|Complete Diversity and Relative Abundance of Active vs. Holocene Black Sea Microbiota as Revealed by 454 Pyrosequencing of rRNA Genes and Reverse Transcribed rRNA. Funded by the Mellow Foundation (WHOI Independent Studies) and ICoMM.
Microfossils or fossil organic compounds (lipid biomarkers) provide important clues about past environmental conditions and climate-change but most planktonic species are soft-bodied and do not fossilize. Lipid biomarkers are generally not very specific. However, during the last few years we and others have shown that several Holocene planktonic species, including those that do not leave fossils, can be identified based on their preserved DNA. Due to early diagenesis, fossil DNA of ancient plankton members generally comprises less than 0.1 % of the total DNA pool and a few bacterial species make up the bulk of the sedimentary DNA. At WHOI and at the Royal Netherlands Institute for Sea Research, we developed molecular biological strategies to screen sediment records for preserved planktonic DNA but it was thus far impossible to generate a complete picture of the ancient species-composition. However, recently it was shown that the pyrosequencing-based 454 platform (454 Life Sciences, Branford, CT), which can sequence millions of base pairs in a matter of hours, enabled the identification of thousands of low-abundance populations within deep-sea water samples among a small number of most abundant populations without the need for cloning. This technique most likely also enables an unprecedented fast and detailed screening of the near to complete diversity and richness of past planktonic community members based on traces of their preserved rRNA genes among a small number of dominant, possibly living microbiota.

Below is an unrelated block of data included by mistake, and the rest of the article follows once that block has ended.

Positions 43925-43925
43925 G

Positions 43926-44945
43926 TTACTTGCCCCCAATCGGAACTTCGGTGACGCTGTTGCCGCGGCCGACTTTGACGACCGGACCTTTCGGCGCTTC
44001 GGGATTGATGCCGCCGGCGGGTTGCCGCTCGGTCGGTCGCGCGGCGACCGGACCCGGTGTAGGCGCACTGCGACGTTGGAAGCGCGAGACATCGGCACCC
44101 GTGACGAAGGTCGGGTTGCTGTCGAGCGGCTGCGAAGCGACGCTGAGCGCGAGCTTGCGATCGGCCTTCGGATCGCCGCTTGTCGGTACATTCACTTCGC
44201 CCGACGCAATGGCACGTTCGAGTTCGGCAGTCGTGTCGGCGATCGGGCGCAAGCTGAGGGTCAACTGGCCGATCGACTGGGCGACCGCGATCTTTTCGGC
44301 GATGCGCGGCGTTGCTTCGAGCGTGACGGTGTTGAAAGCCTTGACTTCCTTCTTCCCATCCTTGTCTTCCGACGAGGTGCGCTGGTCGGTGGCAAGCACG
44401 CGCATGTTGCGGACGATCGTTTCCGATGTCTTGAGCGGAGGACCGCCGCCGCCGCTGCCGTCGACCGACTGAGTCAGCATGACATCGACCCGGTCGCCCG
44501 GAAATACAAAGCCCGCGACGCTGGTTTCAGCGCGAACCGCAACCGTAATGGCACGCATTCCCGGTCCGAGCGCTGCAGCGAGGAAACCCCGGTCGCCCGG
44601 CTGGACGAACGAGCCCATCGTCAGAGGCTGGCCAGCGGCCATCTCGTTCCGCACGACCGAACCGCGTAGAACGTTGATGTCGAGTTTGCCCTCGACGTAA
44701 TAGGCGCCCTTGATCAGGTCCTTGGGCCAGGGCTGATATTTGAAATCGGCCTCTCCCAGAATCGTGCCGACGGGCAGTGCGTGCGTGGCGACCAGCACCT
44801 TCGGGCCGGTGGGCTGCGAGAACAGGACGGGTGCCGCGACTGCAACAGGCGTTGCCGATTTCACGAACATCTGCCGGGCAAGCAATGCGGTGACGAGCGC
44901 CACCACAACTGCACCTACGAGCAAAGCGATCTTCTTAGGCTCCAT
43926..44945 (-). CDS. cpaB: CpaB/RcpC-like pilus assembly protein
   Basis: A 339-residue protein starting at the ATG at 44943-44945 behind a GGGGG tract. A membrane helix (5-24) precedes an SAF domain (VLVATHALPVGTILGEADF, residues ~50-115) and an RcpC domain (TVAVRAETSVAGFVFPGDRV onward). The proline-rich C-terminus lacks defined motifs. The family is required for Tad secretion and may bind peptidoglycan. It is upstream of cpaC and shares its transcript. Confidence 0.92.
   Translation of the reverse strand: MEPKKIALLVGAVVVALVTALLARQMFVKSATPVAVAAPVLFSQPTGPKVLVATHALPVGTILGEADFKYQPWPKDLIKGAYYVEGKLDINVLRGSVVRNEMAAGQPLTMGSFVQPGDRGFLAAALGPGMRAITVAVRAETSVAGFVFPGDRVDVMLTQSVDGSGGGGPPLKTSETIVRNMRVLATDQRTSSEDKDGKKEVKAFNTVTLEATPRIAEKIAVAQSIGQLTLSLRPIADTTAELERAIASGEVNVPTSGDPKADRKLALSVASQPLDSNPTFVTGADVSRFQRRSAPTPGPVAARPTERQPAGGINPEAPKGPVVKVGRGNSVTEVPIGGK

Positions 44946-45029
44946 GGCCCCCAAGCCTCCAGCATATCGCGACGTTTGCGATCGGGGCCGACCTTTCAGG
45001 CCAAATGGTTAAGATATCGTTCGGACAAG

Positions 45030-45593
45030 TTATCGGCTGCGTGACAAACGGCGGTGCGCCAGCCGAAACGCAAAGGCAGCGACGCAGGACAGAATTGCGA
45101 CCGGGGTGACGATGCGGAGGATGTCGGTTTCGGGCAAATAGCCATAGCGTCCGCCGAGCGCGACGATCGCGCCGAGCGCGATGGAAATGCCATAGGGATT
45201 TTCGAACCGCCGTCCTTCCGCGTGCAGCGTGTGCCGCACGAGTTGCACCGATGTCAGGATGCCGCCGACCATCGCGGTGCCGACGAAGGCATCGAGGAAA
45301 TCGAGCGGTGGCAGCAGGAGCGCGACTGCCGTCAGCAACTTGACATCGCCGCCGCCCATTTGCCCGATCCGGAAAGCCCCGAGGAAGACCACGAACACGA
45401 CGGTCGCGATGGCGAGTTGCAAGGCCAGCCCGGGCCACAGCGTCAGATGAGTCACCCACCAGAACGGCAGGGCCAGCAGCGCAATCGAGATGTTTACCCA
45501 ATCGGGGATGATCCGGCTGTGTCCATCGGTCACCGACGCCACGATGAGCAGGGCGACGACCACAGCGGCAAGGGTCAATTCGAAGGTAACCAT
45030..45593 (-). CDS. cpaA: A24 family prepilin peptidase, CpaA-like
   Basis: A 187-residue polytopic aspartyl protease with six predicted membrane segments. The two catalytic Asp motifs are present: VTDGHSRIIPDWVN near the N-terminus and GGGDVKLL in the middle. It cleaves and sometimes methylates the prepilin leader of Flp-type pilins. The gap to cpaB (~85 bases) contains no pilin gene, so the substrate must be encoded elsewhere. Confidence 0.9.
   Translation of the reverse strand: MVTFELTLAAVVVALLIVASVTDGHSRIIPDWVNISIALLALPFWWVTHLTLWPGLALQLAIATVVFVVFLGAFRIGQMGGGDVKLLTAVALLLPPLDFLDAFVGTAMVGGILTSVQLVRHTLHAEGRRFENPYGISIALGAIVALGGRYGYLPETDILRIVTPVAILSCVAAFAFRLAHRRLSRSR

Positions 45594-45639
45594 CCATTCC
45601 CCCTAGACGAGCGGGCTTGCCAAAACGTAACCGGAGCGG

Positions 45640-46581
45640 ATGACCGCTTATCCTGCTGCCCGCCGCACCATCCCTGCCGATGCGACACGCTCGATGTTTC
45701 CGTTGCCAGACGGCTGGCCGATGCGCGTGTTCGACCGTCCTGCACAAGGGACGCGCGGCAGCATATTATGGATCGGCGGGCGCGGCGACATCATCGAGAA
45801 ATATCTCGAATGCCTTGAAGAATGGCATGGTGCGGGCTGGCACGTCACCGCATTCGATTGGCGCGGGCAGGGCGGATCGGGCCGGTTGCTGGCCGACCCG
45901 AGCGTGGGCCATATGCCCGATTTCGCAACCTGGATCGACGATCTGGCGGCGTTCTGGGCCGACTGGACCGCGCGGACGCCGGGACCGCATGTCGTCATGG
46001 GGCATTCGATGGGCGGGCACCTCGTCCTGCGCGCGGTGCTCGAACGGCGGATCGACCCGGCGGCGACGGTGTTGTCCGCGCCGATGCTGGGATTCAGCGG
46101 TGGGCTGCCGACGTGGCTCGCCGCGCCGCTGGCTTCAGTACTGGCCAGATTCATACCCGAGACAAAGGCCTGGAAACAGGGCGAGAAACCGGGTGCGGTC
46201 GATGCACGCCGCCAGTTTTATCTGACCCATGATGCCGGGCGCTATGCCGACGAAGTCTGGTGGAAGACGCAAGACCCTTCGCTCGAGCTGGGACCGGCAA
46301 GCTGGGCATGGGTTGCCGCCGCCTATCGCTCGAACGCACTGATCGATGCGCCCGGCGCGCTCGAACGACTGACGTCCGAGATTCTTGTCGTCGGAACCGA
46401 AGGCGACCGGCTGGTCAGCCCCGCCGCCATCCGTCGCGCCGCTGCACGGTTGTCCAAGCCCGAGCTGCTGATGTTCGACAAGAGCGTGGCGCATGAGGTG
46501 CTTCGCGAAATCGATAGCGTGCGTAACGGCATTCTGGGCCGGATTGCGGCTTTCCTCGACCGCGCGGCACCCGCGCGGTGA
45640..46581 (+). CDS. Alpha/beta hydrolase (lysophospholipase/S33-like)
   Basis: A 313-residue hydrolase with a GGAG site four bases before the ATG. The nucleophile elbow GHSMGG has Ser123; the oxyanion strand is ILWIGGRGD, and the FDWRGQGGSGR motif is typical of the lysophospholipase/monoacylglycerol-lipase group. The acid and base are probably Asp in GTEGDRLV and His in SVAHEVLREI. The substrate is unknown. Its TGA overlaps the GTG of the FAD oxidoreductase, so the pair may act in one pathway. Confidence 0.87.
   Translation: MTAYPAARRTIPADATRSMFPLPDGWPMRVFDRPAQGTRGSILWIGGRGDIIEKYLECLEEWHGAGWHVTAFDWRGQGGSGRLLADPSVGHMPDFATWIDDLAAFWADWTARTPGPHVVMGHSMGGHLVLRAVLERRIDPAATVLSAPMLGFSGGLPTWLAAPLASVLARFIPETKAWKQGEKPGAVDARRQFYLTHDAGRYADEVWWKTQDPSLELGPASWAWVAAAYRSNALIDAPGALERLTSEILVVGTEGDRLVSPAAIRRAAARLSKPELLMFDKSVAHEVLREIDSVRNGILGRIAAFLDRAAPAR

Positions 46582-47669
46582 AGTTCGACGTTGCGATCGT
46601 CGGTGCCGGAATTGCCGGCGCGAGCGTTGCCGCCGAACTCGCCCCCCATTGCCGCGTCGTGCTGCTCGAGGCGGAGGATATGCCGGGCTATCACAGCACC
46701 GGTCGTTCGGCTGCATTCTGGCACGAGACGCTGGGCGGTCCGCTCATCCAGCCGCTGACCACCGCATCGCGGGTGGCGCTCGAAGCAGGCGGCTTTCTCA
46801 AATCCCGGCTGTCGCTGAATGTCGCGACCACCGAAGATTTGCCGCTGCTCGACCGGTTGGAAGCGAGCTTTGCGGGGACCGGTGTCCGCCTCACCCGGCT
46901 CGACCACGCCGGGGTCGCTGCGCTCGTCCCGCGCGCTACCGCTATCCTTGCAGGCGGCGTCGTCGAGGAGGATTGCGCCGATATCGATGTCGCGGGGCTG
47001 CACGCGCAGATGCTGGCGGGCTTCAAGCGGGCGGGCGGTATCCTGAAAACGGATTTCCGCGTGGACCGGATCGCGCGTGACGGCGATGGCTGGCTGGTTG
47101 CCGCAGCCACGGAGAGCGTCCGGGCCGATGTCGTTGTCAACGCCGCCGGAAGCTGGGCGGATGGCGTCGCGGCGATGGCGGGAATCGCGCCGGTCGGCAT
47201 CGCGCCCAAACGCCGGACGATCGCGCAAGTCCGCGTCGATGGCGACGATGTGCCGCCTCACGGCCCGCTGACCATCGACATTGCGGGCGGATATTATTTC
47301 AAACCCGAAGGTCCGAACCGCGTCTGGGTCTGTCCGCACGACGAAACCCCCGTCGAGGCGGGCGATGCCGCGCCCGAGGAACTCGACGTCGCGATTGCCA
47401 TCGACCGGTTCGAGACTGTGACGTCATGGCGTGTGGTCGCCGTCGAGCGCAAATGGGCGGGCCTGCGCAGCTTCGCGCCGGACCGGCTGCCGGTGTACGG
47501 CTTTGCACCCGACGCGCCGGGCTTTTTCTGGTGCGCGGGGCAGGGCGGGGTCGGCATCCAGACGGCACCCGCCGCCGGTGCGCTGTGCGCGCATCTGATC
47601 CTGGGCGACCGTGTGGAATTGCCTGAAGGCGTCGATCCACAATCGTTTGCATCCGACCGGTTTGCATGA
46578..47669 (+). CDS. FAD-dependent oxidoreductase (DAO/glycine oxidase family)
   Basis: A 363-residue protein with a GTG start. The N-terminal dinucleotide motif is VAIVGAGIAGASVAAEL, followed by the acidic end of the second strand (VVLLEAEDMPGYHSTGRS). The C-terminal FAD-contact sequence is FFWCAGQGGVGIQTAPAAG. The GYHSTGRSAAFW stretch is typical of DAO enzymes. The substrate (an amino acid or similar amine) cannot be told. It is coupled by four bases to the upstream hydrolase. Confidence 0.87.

In order to test this new technique, we selected particulate organic matter samples from the chlorophyll/plankton maximum, as well as the suboxic and anaerobic part of the photic zone for subsequent “total community 454 pyrosequencing”. This part of the Black Sea water column harbors the microbiota that, upon death or grazing, sediment out and become buried within the sediment record. Four samples will be selected from a 7,500-year-old sediment record of the Black Sea including the fluffy surface layer with recently deposited organic matter. From the same 8 samples, reverse transcribed RNA will also be subjected to 454 sequencing to study the complete active/living community structure and their relative abundance. The latter will reveal important clues about the true age of sedimentary biomarkers (both lipids and DNA) and whether they are reliable proxies for past microbial communities.